By Ana Gabriela Ribeiro, Contributing Reporter
RIO DE JANEIRO, BRAZIL – There are many ways to enjoy the infamous Carnival blocos of Rio, and experienced revelers have been kind enough to offer inside tips for the rookies, experiencing Carnival in the in Cidade Maravilhosa for the first time. From drinking to going to pre-parties, the veterans agree that vitality and comfort are two of the most important ingredients for an enjoyable bloco.
This year, approximately 425 Carnival blocos grace the streets of Rio, the earliest one will start at a leisurely 8AM.
“The most important thing is to really prepare oneself. For instance, for a bloco that starts in the morning, one should drink lots of energetic drinks and water,” jokes 28-year-old psychotherapist Thereza Bragança.
“Also one should give preference to tennis-shoes, or any comfortable shoe. Eat light, and bring or buy a hat and sunglasses, especially if you want to participate in more than one per day,” Bragança continues.
The 32-year-old Joao Magno, whose friends nicknamed him “The king of Rio,” managed to go to five Carnival street blocos on the same day one year. “That was my peak in 2007. Today I am going to my tenth street Carnival.”
To achieve a level like this, it is important to be with people on the same wave-length, and to learn how to prioritize. According to Magno, it is easier to jump around from bloco to bloco in the same area of the city.
“In 2007, I used to go to Céu na Terra (Heaven on Earth) in Santa Tereza at 6AM, one of my favorite Carnival blocos, because people would really dress up in Carnival costumes. After, we would walk until Gloria, very drunk hoping to find a taxi to go to the next bloco close by, that would be in Botafogo. Normally around 2PM, I would have done two blocos,” he says.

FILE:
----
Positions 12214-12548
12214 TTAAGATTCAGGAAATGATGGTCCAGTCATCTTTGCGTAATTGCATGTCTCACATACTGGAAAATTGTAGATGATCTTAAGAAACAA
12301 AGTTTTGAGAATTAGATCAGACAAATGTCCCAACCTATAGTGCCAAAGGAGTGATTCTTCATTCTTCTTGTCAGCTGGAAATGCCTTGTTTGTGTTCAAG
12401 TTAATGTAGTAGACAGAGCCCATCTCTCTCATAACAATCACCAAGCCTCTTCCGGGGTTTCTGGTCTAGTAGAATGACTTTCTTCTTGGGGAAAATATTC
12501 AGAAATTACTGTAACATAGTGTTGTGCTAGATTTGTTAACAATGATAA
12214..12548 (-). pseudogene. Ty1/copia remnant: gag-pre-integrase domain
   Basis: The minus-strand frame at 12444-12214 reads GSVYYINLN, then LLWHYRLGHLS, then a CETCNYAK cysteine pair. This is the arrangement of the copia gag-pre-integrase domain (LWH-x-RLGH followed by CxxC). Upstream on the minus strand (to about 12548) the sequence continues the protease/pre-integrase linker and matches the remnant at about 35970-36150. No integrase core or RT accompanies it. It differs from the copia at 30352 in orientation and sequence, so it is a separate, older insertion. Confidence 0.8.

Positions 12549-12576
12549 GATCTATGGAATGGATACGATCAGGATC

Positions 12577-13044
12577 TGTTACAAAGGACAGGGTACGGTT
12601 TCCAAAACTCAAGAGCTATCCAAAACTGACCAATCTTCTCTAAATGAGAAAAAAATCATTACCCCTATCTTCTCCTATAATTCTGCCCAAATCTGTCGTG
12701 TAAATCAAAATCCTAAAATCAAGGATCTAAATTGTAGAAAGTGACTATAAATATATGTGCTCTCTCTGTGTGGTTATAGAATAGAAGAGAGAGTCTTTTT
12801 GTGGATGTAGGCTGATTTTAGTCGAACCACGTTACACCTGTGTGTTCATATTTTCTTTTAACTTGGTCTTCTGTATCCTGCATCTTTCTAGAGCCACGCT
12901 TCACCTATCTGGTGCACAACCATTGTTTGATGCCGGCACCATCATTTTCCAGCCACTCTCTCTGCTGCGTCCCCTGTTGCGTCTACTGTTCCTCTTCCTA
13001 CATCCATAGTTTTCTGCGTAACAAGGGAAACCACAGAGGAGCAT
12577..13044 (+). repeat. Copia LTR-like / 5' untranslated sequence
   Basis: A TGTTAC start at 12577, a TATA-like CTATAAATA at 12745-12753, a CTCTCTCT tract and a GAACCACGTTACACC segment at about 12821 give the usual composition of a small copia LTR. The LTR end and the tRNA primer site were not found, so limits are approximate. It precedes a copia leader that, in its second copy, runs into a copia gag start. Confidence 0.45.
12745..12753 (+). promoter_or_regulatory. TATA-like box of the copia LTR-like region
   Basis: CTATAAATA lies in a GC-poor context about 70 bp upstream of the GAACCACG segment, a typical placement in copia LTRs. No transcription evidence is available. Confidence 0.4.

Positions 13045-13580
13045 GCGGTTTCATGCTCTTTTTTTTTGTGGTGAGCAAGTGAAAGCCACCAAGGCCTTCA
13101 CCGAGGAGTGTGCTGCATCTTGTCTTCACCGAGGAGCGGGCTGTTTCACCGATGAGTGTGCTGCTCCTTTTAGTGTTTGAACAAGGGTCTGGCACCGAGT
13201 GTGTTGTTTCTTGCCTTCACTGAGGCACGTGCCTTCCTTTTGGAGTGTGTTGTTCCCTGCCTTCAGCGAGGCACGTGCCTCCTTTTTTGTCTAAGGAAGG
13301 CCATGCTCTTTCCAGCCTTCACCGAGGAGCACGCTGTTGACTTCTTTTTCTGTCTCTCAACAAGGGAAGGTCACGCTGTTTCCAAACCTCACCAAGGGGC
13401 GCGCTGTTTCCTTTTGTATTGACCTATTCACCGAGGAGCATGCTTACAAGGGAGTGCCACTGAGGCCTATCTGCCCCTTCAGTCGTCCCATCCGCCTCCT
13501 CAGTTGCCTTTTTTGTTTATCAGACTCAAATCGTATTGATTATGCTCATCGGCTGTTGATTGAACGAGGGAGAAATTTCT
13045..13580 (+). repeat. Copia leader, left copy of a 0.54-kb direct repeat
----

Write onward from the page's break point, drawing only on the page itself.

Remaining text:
“I was so active, that I used to carry around a small time-schedule and would take it out during a bloco parade, and people would be very impressed. Today, I will only choose those on the beach, because it is less hot than those in Centro, and I can jump around more freely from one to the other.”
For Magno, as for many Brazilians, it is preferable to be single while going to as many blocos possible. “Guys try to kiss girls all the time. Once I saw some gringos (foreigners) that were amazed by all the kissing that was going on.”
“The gringos were also amazed by the people peeing on coconuts trees and public spaces and by police arresting revelers for indecent assault. Today, there are more banheiros quimicos (public toilets) and surveillance, though kissing is still part of our culture,” he laughs.
Magno’s last advice to revelers is to try to find the bloco per-parties which are mentioned on Carnival blogs. These take place in venues on Sunday afternoons usually, and for a certain entrance fee, visitors get a bloco t-shirt and start getting familiar with the songs.
The 25-year-old Claire Mckeeg from UK has been living in Rio for three months and is planning a bloco street carnival with locals. “It is a good party atmosphere, lots of fun, lots of interesting costumes, and for me, what is exceptional is that we see all ages and all the community involved. But, I still don’t know if I will be able to go on three blocos a day,” she mumbles.
As for 30-year-old New Yorker Rama Bondada, an entrepreneur, he believes that “With the right alcohol endurance,” he might be able to pull it off.